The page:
Today I covered the finale concert for a summer session of Rock Camp USA at Antone’s, a historic music venue in Austin. The camp is ran by the Austin School of Music as a way to encourage youngsters to play rock music together. During the two-week camp, the rockers are divided into bands. These bands pick a name, perform covers and record a demo tape in a recording studio. At the end of the session, they perform in front of parents, friends and family at Antone’s. I did an audio slideshow project on this using photos from this concert and a few that I took earlier in the week at the Austin School of Music.
I was on my way to a different assignment today when I saw this guy walking down the street. I stopped the car, grabbed a body and lens out of the the trunk and shot this:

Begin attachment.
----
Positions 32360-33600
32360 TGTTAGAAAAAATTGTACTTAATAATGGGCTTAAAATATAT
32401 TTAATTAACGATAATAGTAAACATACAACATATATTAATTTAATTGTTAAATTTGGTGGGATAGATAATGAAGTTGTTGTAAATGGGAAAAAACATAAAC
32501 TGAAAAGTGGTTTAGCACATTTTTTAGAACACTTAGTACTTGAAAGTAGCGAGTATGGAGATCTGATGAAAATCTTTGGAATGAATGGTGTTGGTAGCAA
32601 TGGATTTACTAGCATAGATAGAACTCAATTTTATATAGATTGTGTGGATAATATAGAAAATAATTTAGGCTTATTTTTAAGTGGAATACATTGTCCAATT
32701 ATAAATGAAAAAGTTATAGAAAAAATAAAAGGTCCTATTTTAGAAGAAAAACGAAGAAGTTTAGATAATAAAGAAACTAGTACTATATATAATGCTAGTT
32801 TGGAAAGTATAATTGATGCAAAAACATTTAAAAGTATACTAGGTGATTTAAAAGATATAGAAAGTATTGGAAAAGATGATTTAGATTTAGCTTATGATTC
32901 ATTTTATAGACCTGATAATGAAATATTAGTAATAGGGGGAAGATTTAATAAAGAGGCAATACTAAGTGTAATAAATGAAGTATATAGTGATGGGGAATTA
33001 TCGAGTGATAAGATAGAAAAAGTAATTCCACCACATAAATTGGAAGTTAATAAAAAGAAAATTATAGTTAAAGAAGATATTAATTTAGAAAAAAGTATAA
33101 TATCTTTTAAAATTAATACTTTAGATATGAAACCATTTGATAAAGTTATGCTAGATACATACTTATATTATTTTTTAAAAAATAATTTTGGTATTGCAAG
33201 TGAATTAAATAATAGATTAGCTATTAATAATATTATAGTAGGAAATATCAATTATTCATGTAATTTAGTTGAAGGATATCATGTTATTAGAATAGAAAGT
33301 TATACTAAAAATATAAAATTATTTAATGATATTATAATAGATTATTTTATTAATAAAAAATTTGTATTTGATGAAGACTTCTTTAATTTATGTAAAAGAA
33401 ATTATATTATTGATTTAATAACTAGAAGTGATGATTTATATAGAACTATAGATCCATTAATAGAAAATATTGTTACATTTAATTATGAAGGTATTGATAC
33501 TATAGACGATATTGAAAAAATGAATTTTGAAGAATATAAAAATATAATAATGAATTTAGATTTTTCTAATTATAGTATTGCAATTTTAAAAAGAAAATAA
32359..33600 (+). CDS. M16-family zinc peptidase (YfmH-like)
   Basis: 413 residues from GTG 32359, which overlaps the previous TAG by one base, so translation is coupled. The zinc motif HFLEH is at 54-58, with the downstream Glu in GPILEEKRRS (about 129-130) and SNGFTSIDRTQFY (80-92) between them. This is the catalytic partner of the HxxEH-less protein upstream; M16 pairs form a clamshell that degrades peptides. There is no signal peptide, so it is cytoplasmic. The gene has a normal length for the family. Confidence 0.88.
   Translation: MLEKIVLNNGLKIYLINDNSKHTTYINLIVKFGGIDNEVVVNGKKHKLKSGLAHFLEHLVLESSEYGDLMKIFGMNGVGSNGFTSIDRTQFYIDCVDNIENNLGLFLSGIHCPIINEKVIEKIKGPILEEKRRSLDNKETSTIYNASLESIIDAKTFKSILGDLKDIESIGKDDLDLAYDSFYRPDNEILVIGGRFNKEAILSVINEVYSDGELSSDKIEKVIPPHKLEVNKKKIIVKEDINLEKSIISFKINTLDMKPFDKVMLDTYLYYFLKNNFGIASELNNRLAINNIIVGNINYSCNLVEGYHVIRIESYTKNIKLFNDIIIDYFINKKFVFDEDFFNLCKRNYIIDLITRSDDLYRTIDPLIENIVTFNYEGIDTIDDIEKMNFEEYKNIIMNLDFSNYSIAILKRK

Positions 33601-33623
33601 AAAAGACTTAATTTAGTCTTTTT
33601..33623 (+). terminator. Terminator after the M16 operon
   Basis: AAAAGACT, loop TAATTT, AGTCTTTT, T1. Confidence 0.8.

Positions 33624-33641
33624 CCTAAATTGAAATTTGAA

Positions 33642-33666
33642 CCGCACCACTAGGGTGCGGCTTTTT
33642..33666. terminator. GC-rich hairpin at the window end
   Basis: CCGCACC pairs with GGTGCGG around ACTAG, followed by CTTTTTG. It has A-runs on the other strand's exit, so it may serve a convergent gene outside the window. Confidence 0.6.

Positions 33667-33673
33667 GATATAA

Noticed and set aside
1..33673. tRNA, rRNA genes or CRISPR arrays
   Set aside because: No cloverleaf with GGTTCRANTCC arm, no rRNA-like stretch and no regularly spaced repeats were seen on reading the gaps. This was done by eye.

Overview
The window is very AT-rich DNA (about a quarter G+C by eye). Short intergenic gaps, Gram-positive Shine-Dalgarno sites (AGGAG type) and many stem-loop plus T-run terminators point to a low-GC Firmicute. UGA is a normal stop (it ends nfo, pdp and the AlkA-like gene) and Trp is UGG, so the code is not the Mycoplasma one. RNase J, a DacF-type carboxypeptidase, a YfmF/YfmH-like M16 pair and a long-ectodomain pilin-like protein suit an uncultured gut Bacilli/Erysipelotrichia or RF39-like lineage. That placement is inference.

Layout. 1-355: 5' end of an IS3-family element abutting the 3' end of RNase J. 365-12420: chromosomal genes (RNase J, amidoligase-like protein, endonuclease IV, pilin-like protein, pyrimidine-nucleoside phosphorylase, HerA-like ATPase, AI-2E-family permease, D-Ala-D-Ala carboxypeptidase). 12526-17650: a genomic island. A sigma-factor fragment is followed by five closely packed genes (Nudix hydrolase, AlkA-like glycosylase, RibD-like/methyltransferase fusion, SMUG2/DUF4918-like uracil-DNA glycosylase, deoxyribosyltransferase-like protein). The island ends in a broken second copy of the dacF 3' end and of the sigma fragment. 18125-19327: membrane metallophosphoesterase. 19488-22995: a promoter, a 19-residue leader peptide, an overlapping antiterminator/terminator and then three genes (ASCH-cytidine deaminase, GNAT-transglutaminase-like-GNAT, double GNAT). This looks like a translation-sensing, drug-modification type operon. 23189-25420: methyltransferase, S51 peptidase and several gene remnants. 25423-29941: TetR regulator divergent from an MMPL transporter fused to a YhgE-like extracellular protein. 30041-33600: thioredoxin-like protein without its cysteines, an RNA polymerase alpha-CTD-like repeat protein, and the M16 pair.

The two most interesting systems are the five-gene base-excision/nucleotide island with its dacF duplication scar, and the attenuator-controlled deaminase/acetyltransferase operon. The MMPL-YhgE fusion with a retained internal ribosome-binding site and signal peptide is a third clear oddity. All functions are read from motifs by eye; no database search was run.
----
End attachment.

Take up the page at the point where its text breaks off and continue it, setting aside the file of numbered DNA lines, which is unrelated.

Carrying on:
Last July I covered the Brickyard 400 at the Indianapolis Motor Speedway. It was my first time covering the race although I had shot infield features that May at the Indy 500. I was flying solo as the only photographer covering the race that day for the Indiana Daily Student. It was … well … an interesting experience. I got to the track at about 4 a.m. to avoid traffic, parked in the infield and took a nap in my car. It can be very challenging to photograph inside the Indianapolis Motor Speedway. Unless you work for a big publication, you have no access. There’s also a bunch of security guards (yellow shirts) who hassle the crap out of you at every turn. Walking into the media center I got stopped so I could show some obscure sticker on the back of my credential despite carrying two bodies and having a 300 mm lens thrown over my shoulder. Apparently I didn’t look legit enough. Moral of the story: the bigger the event, the worst the access. This means a smaller opportunity to get good moments. I would much rather shoot a high school basketball championship game than the NBA Finals. Sure, it’s cool to say you shot something like that, but oftentimes the access is better, less stressful and allows you to capture more moments at a smaller event.